I think he meant “between a man, a woman, and the man’s mistress”. I mean, that’s been his experience with matrimony. Perhaps he could compare notes with Newt Gingrich to be sure. Thanks to Matt Yglesias for the link.

From the “It’s not what you say, it’s how you say it” department

From Alan Bernstein’s Sunday conversation with Jessica Benkovic Colon, who chairs the Young Republican National Federation and has this to say about why Barack Obama won the national youth vote so handily:

A: It’s an interesting time to be a YR in that we are rebuilding our party and we want to see the Republican Party realize the importance of young voters.

President-elect Obama said that government is the only solution to getting us out of this economic crisis and that is in direct contrast to the very nature of who Generation X and Generation Y are. These two generations, I believe to be two of the most entrepreneurial, individual-oriented generations this country has ever seen.

Q: Then why did Obama capture so much of the youth vote?

A: Because he marketed to them. He talked directly to them. Obama used the tools at hand (such as the Internet) to go after the younger generation, and he dedicated the time and effort to it. It’s just that simple. It really is.

Yeah, the content of Obama’s message, not to mention the content of the Republicans’ message, that had nothing to do with it. No need to make any changes here! It’s all about doing it in the Facebook, with the Twittering. It’s just that simple.

From the “Some people just shouldn’t get married” files

Your pop culture train wreck of the day.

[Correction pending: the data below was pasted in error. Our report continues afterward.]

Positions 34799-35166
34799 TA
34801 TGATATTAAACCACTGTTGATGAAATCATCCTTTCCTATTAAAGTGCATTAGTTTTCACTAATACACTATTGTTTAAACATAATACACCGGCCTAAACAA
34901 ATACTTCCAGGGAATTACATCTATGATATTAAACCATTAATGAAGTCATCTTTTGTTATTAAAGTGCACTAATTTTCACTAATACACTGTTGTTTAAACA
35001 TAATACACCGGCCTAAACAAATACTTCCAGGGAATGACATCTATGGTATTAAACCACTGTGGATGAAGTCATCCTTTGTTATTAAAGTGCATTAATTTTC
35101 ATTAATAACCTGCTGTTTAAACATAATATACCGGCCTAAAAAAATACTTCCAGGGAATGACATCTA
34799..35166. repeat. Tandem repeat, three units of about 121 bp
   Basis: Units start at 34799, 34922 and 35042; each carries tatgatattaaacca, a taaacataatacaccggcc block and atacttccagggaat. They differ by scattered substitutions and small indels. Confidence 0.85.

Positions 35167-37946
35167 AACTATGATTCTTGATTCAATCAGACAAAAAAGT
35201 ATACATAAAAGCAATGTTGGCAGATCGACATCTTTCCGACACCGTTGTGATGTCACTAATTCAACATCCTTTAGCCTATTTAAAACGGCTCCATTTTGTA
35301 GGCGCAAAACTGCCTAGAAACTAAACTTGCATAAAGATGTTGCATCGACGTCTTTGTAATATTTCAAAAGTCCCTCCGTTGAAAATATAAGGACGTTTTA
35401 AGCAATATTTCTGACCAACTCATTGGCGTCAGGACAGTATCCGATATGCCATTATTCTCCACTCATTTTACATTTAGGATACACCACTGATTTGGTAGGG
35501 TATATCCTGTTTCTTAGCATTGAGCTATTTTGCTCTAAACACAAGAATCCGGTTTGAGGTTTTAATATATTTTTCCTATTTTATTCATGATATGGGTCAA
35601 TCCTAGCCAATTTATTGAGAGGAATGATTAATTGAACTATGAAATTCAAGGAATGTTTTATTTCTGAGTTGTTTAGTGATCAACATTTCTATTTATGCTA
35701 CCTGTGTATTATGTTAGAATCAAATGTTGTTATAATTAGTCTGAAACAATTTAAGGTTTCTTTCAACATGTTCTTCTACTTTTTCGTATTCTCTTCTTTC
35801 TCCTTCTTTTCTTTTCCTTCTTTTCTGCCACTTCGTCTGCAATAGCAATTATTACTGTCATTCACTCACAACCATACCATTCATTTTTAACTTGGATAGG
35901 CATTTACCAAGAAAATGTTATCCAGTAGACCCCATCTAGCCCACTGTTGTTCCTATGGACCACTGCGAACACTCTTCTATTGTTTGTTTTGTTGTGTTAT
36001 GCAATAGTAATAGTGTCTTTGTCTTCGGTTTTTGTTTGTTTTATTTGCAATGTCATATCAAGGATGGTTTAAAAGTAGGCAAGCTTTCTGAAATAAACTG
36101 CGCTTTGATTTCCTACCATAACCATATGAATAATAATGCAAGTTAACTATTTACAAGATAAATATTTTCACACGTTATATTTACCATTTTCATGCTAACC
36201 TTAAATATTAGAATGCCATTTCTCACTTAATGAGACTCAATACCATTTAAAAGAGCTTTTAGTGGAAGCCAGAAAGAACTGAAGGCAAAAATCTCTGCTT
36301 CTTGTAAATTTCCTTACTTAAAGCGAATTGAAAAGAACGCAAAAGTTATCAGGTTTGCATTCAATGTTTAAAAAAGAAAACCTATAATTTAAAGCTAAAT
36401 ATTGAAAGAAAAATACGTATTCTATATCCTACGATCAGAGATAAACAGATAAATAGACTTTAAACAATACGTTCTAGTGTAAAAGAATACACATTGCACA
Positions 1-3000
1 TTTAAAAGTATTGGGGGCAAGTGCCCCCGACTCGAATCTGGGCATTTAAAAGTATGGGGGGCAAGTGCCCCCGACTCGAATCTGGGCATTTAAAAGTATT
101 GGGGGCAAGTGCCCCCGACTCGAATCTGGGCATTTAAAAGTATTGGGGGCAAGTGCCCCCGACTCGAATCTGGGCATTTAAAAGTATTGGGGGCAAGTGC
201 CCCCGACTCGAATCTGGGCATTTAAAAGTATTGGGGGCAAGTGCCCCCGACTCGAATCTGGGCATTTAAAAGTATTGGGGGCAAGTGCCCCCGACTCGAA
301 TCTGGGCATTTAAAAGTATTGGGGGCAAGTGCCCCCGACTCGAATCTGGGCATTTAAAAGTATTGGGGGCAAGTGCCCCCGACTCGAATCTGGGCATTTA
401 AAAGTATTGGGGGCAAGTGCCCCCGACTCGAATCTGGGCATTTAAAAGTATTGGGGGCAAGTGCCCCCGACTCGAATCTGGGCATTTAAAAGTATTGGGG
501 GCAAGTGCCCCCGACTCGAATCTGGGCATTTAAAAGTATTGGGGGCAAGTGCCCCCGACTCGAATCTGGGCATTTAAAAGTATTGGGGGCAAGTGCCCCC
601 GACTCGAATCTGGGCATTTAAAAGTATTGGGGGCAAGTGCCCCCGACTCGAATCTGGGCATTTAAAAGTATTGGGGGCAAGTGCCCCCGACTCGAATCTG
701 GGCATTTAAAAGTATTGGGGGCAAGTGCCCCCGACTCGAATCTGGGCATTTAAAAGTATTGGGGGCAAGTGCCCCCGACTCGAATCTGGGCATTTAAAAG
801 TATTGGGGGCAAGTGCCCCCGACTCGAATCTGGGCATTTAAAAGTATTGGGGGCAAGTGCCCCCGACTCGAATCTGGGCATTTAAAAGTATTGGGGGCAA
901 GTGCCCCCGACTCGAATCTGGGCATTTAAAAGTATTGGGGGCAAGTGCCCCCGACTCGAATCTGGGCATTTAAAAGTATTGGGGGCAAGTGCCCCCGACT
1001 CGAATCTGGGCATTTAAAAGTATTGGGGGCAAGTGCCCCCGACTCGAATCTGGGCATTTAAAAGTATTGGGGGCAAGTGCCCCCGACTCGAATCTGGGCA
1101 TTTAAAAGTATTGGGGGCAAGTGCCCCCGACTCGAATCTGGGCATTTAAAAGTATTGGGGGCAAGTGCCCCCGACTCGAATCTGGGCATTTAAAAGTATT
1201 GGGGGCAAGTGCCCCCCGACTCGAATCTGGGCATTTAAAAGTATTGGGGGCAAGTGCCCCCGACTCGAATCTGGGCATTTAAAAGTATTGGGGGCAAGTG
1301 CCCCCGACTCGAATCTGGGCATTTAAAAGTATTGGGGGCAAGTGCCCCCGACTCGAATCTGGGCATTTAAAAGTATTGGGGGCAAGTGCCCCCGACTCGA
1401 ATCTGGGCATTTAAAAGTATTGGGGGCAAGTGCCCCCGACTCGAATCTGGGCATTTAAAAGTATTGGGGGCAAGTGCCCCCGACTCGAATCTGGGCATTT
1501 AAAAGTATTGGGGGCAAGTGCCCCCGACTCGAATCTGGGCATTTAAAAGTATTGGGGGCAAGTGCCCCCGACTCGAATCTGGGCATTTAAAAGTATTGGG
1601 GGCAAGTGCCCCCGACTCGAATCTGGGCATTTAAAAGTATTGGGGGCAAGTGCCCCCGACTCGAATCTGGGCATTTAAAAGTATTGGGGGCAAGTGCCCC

It probably wasn’t his most important decision ever, but a Harris County judge on Wednesday weighed in on a case that will set celebrity bloggers buzzing: the fate of pop star Hilary Duff’s lavish 21st birthday party.

It’s the latest chapter in a bitter divorce between the parents of pop stars Hilary and Haylie Duff. The 2½-year-old case deteriorated so much that Wednesday’s hearing in family court ended with the young celebrities’ father in handcuffs after Judge Thomas Stansbury found him in contempt of court.

During the tense hearing, Bob and Susan Duff sat on opposite ends of the courtroom, surrounded by posses of lawyers and paralegals. They never spoke and rarely even looked at each other.

Their attorneys exchanged heated words, accusing each other of lying and acting unethically.

“I get very annoyed when he accuses me of lying,” Bob’s lawyer, Robert Piro, shouted at one point, pounding the judge’s bench with his fist.

“Well, then, he should stop lying!” growled Susan’s attorney, Marshall Davis Brown Jr.

I just want to take a minute here and say Thank You to my parents, who recently celebrated their 44th anniversary, for not being anything like Bob and Susan Duff. That’s pretty much all I wanted to say about this.

Cheerleaders in an elevator

Sometimes, all you can do is point and marvel.

Twenty-six teenage cheerleaders tried to cram themselves into an elevator at the University of Texas to see how many would fit, but then they got stuck and had to be rescued.

One girl was treated and released at a hospital and two others were treated at the scene after the Tuesday night prank, officials said.

The group of 14- to 17-year-olds were attending a cheerleading camp when they decided to stuff themselves into an elevator at Jester Residence Hall at UT. The elevator went down to the first floor but then the doors of the overloaded elevator wouldn’t open, officials said.

After a few panicked cell phone calls, police and firefighters were called to the scene and it took a repairman about 25 minutes to fix the door, police said.

All I can say is that I can’t believe I beat Harold Cook to this one. Thanks to Julie on Twitter for the heads up.

It’s an amazing thing watching a meme being born

I am aware of all Internet traditions. Or, putting it another way:

See here, here, and here for way too much more. Be prepared to waste at least an hour when you do.